Ultimately, the Soviet Union couldn’t withstand such tremendous economic costs which were one of the reasons for its dissolution in 1991.

I hope that the above examples convinced you that Game Theory is worth demystifying.

With that being said, let’s proceed to the PD approaches.

StrategiesI encourage you to check out the corresponding Python Notebook that underlies this project.

gsurma/prison_escapePrisoner's Dilemma research environment.

Contribute to gsurma/prison_escape development by creating an account on…github.

comClassicCooperator – Always cooperatesDefector – Always defectsRandom – Moves randomlyTitForTat – Initially cooperates, then mimics opponent’s movesGrumpy – Defects after a certain level of grumpiness which increases when the opponent defects and decreases when the opponent cooperatesAlternator – Alternates between cooperating and defectingMachine LearningAll Neural Network based strategies have the following features.

EvolvedANN – Neural Network with a hidden layer of size 10EvolvedANN5 – Neural Network with a hidden layer of size 5EvolvedANN5Noise05 – Neural Network with a hidden layer of size 5, trained with noise=0.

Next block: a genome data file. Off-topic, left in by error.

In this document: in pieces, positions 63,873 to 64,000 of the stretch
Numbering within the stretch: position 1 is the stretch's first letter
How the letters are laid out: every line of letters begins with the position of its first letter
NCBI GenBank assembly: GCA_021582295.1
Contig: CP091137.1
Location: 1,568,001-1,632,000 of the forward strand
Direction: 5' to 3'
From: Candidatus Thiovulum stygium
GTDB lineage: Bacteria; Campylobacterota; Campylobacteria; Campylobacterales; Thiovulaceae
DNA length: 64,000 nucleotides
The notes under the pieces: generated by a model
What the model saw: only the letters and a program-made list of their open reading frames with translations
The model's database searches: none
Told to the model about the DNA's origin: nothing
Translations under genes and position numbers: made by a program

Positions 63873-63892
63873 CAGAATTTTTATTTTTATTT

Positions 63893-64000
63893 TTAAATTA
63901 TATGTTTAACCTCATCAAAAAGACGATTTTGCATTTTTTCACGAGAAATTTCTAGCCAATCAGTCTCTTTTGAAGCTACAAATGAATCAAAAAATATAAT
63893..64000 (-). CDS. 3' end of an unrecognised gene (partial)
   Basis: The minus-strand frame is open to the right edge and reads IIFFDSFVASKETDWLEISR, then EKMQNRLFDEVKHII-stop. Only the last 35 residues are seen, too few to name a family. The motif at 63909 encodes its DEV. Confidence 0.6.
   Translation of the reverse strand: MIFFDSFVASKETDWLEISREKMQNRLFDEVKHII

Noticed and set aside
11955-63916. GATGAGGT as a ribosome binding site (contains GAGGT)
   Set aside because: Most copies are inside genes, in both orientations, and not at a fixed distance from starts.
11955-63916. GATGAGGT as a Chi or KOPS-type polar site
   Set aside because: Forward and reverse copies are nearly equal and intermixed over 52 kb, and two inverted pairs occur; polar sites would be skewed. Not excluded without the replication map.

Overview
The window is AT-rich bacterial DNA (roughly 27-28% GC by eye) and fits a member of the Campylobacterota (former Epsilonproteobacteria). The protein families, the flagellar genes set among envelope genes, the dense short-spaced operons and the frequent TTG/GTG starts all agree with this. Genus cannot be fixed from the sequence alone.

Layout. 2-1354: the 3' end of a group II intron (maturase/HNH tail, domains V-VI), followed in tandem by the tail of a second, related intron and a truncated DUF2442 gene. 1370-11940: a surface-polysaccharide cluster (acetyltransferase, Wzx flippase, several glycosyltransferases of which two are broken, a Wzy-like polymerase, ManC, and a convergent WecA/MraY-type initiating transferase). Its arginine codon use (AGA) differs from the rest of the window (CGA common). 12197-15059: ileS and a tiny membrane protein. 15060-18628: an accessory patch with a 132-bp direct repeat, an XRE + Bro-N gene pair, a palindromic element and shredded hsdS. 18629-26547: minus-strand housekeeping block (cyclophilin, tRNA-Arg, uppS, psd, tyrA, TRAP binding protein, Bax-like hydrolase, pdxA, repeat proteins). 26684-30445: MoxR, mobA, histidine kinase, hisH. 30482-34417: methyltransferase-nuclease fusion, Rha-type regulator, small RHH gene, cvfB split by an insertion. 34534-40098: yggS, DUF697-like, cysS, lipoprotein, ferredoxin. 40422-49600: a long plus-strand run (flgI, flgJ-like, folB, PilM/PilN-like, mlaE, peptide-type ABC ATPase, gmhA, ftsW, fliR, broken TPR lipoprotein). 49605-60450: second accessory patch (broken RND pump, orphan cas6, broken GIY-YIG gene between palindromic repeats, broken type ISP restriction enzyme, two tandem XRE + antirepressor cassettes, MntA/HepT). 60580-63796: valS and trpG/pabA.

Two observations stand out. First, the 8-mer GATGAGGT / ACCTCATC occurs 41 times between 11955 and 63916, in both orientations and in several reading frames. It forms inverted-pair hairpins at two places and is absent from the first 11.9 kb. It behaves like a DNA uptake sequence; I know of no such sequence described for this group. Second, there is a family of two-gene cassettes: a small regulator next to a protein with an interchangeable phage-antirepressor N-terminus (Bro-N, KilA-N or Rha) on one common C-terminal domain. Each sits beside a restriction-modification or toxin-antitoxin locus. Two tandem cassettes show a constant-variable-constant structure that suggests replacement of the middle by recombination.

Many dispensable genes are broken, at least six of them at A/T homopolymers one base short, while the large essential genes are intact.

05TournamentHaving defined our strategies, we can create a tournament and find out which one performs best.

This is exactly what happened in 1980 when the professor of political science at the University of Michigan Robert Axelrod organized such tournament.

He invited a number of well-known game theorists to submit strategies to be run by computers.

In the tournament, programs played games against each other.

Each strategy specified whether to cooperate or defect based on the previous moves of both the strategy and its opponent.

Let’s create such a tournament on our own!Depending on the number of players and games, it may take a while to compute.

Then we can visualize and analyze the results.

ResultsAbove box-plot shows the results of our tournament.

EvolvedANNNoise05 appeared to be the most successful one and Random ended up with the worst score.